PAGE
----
Schooled  the hard way by training for leading kennels during the Dual Champion  Age and running the Old Tar Heel with its first licensed trial running a  record class of 98 (with handlers from Maine to Texas) 13" bitches,  there was an early demand for excellence. Three times the breeding  program was completely stopped due to illness, but each time the bitch  line was maintained, and ran eight to ten generations without a break.  Crossing back on lines Gay Slide was produced, a great running hound.  Bred to Patterson's Little King, she produced seven good ones that would  not run deer. All the locals used the King x Slide males. Gay Charm  produced well on Dumpy and High Rock Ranger, and Gay Fury x FC William's  Pointline Buddy, produced 15 good ones, including Gay Baker. Gay Baker  was whelped in 1973, during the time efforts were being made to reclaim  the AKC Beagle as a hunting dog. This was also during the time the  Watergate affair was making news. Frank named him Gay Baker after  Senator Howard Baker. Gay Baker is the famous one! Frank said that Baker  was "... an absolute jump dog. He knew where to find rabbits, and he  had an uncanny knack of producing a rabbit in short order." Also, Frank  indicated that Baker was a top notch "pack dog and he had the quality of  gameness that he had always bred for, because he would stick right in  there and run just as long as he was left down, no matter how long that  might be." Gay Baker became a tremendous running hound. He ran up front  and you could pick him up any time in a hard fast run. Few males and no  bitch ever finished a race with him if the running ran all day or all  night. Hunters came from far and near to pit packs with him. Perhaps he  is the most well known Gay hound of all.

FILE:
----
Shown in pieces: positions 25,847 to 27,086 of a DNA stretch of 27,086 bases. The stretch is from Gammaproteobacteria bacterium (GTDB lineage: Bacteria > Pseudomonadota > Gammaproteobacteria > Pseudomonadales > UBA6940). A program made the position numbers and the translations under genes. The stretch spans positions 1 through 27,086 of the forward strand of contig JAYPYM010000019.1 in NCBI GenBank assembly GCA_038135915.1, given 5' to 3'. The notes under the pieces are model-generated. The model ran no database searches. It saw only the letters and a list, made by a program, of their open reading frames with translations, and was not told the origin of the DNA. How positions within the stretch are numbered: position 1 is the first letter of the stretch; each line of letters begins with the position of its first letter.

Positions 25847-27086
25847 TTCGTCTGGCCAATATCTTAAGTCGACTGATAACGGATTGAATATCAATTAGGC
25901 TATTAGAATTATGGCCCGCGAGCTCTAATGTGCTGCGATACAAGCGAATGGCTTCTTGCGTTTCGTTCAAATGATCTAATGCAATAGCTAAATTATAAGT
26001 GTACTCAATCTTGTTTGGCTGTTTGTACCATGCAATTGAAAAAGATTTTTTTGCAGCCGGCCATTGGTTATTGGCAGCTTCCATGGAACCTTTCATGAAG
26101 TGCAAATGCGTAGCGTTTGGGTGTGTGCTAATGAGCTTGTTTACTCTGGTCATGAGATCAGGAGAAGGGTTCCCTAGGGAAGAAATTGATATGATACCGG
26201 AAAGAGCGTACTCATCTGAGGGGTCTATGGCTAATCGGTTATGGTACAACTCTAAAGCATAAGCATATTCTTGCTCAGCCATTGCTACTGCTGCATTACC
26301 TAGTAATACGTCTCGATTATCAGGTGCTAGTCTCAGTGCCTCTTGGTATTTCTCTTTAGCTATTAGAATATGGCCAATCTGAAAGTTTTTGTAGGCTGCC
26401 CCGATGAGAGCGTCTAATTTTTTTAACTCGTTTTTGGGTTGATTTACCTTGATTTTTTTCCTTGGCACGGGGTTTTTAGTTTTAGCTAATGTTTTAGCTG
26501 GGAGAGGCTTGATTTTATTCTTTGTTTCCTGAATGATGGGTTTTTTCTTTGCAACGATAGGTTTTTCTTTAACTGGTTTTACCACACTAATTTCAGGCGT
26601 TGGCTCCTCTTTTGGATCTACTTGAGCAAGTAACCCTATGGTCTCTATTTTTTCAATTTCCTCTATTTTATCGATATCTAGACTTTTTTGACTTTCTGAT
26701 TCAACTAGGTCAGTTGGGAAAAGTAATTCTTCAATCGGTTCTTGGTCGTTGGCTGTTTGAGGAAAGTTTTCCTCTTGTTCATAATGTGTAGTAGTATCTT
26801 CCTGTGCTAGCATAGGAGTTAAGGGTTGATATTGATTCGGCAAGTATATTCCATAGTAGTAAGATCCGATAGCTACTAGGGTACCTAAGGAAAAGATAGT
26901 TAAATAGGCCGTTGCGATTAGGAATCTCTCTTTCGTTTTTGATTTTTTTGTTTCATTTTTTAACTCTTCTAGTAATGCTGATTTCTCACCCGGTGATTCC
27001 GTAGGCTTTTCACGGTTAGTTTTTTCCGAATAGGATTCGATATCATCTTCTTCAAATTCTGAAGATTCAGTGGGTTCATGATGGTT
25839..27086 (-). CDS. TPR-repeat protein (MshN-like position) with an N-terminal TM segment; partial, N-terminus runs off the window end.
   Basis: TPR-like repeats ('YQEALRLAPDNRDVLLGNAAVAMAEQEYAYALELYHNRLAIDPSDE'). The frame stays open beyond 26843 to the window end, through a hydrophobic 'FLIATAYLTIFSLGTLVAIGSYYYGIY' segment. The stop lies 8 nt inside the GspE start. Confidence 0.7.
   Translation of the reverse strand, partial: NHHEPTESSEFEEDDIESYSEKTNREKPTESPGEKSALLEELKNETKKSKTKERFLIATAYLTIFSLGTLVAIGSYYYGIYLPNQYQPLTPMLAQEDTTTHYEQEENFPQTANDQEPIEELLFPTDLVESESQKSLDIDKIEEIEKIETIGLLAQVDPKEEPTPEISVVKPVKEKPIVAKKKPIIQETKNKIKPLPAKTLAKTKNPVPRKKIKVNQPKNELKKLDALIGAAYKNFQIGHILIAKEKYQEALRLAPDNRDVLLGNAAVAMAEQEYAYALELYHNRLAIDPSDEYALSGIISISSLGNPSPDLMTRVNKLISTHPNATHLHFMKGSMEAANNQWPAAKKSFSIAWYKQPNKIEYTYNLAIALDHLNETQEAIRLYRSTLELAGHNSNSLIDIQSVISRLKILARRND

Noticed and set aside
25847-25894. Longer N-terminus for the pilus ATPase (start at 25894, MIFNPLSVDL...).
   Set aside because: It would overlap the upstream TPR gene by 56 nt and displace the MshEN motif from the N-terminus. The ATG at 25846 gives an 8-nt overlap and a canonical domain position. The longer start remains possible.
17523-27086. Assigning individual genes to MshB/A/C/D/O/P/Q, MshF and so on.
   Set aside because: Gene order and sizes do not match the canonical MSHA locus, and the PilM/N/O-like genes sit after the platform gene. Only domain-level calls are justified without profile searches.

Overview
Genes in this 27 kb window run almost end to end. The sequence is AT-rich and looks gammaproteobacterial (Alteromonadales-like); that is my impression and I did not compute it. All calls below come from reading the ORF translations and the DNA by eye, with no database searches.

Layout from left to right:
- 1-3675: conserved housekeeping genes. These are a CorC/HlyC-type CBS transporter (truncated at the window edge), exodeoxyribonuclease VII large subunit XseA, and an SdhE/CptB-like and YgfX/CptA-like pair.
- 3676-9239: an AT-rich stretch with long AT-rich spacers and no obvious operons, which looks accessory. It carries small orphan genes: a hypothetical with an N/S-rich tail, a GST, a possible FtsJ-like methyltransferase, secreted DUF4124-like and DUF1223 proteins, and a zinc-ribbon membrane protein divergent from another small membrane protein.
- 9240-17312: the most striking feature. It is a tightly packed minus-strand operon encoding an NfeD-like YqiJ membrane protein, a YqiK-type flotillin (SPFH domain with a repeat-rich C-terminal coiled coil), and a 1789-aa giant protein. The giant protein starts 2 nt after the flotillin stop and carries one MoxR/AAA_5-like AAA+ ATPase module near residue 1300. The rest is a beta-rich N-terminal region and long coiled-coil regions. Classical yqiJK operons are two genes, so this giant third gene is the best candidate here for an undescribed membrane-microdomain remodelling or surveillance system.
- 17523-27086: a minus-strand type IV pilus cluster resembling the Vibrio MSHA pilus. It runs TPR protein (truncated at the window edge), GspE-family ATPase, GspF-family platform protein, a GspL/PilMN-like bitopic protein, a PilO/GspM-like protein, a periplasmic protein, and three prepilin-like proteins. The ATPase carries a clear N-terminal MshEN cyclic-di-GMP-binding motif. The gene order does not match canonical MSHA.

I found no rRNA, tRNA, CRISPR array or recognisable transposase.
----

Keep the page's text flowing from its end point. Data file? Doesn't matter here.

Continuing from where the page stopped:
One thing  Mr. Reese always insisted on in his hounds as excellent conformation as  well as excellent running qualities. Gay Baker had the ability to  reproduce his good qualities in his offspring a high percentage of the  time. Frank Reese advertised Gay Baker at stud for a time, with an ad of  such found dated early 1980. Baker was advertised as being 13-1/8" tall  and the stud fee was $100.00. Reese confided in a friend that he hated  the hassle of having a stud dog and never did advertise his phone number  in Baker's ad, but he said it didn't do any good because the general  beagling public called him at all hours regarding Baker anyway.